This is a guest post by recruiter Daniel Ahn.
No one told me when I became a recruiter that I’d be in sales – probably because when people think of sales, they think of used car salesmen or unsolicited, pushy phone calls. I sense that people are starting to develop similar associations about recruiters.
The advent of LinkedIn has armed recruiters with Weapons of Mass Inmail to bombard candidate inboxes with job propositions, the same way sales development siege our inboxes with product proposals. I did a quick Google Search on ‘LinkedIn InMails’ and some results I got back were:
Now more than ever, recruiting is like sales and sourcing candidates is like prospecting customers.
Before becoming a recruiter, I learned a lot about interviewing, but I was naively unaware of sourcing candidates. In my recently graduated brain, sourcing meant posting job ads. Job ads meant hungry job seekers would line up, like mosquitos attracted to the light. No job seekers meant the market was dry. I’d dust off my hands, pat myself on the back and call it a day, thinking I did everything I could do.
But it turns out, recruiting without sourcing is like sales without prospecting. In other words, it’s essential. The persistence of great salespeople – the ones who are constantly sending one more email than the rest – makes them more successful. And in order for companies to be successful at sourcing, and in order for companies to hire the best people, in-house recruiters and HR departments everywhere could learn a thing or two from adopting a sales mentality.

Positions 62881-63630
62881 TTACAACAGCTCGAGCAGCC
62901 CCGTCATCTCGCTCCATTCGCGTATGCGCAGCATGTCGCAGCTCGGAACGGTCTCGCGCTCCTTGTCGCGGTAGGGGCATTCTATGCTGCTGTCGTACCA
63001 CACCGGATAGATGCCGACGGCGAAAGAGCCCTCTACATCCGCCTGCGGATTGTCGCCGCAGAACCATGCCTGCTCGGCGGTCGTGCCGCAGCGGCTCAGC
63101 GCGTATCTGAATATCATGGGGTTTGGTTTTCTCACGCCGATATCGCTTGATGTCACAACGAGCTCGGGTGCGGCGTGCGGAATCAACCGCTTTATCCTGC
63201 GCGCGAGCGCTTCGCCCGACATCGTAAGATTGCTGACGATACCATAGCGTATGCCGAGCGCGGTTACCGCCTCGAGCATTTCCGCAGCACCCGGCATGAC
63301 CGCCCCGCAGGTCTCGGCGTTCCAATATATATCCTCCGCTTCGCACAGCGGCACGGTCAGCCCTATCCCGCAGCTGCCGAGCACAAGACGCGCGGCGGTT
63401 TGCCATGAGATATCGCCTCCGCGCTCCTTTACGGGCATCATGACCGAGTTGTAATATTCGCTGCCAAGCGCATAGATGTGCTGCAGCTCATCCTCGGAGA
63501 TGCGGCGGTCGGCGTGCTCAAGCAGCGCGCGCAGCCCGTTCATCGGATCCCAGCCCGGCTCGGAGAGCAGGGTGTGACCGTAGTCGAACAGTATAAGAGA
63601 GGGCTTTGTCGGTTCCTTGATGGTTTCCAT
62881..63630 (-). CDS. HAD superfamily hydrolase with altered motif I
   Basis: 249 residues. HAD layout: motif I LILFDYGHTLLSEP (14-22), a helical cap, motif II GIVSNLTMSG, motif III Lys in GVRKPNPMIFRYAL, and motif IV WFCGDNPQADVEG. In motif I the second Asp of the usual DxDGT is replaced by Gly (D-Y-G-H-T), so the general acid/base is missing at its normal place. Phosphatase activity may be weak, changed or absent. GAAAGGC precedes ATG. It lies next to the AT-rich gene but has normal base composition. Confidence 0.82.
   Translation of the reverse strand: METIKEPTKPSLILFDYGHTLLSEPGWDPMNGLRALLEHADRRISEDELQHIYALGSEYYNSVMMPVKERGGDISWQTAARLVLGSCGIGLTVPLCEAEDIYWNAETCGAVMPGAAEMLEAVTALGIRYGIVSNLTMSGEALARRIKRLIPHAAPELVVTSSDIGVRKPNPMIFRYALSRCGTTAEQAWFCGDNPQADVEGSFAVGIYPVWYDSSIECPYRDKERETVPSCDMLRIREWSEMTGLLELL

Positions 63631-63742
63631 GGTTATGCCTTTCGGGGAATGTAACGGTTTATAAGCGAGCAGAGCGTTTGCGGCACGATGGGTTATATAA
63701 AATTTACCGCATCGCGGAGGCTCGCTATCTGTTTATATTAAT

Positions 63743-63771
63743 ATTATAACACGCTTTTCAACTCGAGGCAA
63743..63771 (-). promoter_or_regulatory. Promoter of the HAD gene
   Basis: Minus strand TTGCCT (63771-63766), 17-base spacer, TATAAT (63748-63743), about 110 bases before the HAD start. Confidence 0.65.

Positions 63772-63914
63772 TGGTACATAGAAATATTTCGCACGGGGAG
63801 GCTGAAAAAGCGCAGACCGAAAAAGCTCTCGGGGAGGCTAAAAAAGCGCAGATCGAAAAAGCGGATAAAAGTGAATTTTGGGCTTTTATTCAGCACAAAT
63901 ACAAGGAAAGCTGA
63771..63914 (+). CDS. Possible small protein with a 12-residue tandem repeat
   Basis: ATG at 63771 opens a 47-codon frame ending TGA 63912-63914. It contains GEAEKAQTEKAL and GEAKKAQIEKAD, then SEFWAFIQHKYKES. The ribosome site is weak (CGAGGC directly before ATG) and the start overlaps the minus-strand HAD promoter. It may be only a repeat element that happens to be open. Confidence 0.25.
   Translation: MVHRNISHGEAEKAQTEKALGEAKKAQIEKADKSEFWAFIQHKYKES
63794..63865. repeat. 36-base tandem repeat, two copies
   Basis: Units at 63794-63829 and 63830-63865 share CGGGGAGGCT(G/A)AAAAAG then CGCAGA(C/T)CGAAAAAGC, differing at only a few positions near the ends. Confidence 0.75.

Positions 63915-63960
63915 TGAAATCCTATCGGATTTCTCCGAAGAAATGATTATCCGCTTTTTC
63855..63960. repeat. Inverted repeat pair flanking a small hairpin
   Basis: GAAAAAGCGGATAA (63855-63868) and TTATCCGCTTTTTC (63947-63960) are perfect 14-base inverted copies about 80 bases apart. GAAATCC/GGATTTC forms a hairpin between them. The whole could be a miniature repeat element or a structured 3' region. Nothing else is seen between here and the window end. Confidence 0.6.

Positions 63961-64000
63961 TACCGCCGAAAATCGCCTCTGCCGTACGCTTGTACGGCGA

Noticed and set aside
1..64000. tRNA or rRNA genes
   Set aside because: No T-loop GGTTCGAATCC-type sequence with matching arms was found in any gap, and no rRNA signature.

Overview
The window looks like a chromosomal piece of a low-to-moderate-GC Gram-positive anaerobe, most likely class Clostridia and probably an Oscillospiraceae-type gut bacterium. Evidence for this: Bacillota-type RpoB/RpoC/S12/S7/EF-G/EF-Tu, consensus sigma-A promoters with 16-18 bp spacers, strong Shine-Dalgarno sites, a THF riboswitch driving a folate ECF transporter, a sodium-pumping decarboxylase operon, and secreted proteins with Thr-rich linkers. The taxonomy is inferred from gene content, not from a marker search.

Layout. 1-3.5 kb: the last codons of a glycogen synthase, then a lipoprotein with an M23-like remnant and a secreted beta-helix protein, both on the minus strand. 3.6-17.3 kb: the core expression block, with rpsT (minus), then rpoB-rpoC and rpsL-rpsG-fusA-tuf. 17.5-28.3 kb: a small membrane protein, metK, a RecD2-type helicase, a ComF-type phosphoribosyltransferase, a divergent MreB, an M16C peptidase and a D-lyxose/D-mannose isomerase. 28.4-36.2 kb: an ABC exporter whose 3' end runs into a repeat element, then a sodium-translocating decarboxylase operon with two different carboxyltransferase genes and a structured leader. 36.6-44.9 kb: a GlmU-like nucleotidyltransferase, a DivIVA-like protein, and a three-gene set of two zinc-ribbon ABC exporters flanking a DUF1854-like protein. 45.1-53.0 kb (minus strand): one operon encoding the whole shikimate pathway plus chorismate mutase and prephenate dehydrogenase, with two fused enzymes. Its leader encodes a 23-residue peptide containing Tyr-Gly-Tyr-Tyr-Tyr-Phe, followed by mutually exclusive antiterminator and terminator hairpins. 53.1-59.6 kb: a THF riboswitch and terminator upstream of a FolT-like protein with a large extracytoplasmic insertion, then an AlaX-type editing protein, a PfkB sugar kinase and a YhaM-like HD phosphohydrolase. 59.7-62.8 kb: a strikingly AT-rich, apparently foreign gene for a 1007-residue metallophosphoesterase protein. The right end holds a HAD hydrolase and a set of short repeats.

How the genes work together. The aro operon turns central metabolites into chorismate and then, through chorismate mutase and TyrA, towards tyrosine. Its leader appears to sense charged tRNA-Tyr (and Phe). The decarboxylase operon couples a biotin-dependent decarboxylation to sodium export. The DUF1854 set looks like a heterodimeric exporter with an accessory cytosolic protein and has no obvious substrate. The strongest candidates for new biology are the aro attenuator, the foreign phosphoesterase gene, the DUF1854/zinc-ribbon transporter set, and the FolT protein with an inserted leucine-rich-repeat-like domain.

Here are four sales techniques to help boost your hiring success:
Know the product, then identify a target market for efficiency
A recruiter’s “product” is the job description. A salesperson would never send a cold outreach email without knowing their product and the people who might need it, nor should a recruiter start sourcing without a deep understanding of the role and the candidates who may be a good fit. A recruiter can’t have a sourcing strategy without knowing where to look or who they’re looking for.
According to recruiting expert Lou Adler, his first rule of recruiting passive candidates is to define the job through a performance-based job description. Understanding the job description and what a successful candidate needs to do in order to be successful will prevent recruiting in the dark, or what I like to call it: the post and pray.
Be prepared for cold outreach but sell the problem you solve, not the product
I know from personal experience how frustrating it is when a sales prospector focuses all on the “what” they’re selling and not at all on the “why” I should care. For example, staffing agencies try to sell me on their services saying that they hire for HR, Finance, and Marketing positions in the North Jersey area. Note to staffing agencies: That’s not overwhelmingly impressive, so do 50 other agencies. If you tell me you have three candidates who would be a perfect fit for the finance position I currently have open, then that is an example of solving my problem and I am more inclined to call you back.
Likewise, candidates couldn’t care less that my InMail tells them about how great our company is or that I think they will be a great fit for the role. I am selling my company and my position, but I am not solving their problem.